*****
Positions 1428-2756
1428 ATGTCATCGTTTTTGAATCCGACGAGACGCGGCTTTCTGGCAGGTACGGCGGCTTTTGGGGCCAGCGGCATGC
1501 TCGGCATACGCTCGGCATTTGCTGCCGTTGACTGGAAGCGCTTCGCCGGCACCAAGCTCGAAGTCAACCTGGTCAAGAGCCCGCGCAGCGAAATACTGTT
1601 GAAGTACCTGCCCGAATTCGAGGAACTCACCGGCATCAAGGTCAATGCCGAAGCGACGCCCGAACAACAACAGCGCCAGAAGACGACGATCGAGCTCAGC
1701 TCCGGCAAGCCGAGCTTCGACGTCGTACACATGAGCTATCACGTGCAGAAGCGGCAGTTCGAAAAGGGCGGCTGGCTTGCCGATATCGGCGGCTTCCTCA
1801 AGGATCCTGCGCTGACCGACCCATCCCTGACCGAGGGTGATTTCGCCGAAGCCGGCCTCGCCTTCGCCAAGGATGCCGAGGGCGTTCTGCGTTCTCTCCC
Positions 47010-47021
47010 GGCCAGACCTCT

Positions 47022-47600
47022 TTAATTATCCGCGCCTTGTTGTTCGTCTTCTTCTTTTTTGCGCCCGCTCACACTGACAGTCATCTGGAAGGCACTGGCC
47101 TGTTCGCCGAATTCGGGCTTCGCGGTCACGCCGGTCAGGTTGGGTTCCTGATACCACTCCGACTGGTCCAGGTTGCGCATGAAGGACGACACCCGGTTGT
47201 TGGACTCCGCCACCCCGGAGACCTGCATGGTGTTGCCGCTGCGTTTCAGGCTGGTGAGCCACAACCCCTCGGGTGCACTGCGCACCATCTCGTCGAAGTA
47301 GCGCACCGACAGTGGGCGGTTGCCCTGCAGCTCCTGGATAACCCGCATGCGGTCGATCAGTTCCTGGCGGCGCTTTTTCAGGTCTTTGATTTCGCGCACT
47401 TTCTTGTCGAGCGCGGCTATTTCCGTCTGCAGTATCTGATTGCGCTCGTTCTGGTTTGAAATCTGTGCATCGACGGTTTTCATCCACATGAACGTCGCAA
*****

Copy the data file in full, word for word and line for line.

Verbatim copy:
Positions 1428-2756
1428 ATGTCATCGTTTTTGAATCCGACGAGACGCGGCTTTCTGGCAGGTACGGCGGCTTTTGGGGCCAGCGGCATGC
1501 TCGGCATACGCTCGGCATTTGCTGCCGTTGACTGGAAGCGCTTCGCCGGCACCAAGCTCGAAGTCAACCTGGTCAAGAGCCCGCGCAGCGAAATACTGTT
1601 GAAGTACCTGCCCGAATTCGAGGAACTCACCGGCATCAAGGTCAATGCCGAAGCGACGCCCGAACAACAACAGCGCCAGAAGACGACGATCGAGCTCAGC
1701 TCCGGCAAGCCGAGCTTCGACGTCGTACACATGAGCTATCACGTGCAGAAGCGGCAGTTCGAAAAGGGCGGCTGGCTTGCCGATATCGGCGGCTTCCTCA
1801 AGGATCCTGCGCTGACCGACCCATCCCTGACCGAGGGTGATTTCGCCGAAGCCGGCCTCGCCTTCGCCAAGGATGCCGAGGGCGTTCTGCGTTCTCTCCC
Positions 47010-47021
47010 GGCCAGACCTCT

Positions 47022-47600
47022 TTAATTATCCGCGCCTTGTTGTTCGTCTTCTTCTTTTTTGCGCCCGCTCACACTGACAGTCATCTGGAAGGCACTGGCC
47101 TGTTCGCCGAATTCGGGCTTCGCGGTCACGCCGGTCAGGTTGGGTTCCTGATACCACTCCGACTGGTCCAGGTTGCGCATGAAGGACGACACCCGGTTGT
47201 TGGACTCCGCCACCCCGGAGACCTGCATGGTGTTGCCGCTGCGTTTCAGGCTGGTGAGCCACAACCCCTCGGGTGCACTGCGCACCATCTCGTCGAAGTA
47301 GCGCACCGACAGTGGGCGGTTGCCCTGCAGCTCCTGGATAACCCGCATGCGGTCGATCAGTTCCTGGCGGCGCTTTTTCAGGTCTTTGATTTCGCGCACT
47401 TTCTTGTCGAGCGCGGCTATTTCCGTCTGCAGTATCTGATTGCGCTCGTTCTGGTTTGAAATCTGTGCATCGACGGTTTTCATCCACATGAACGTCGCAA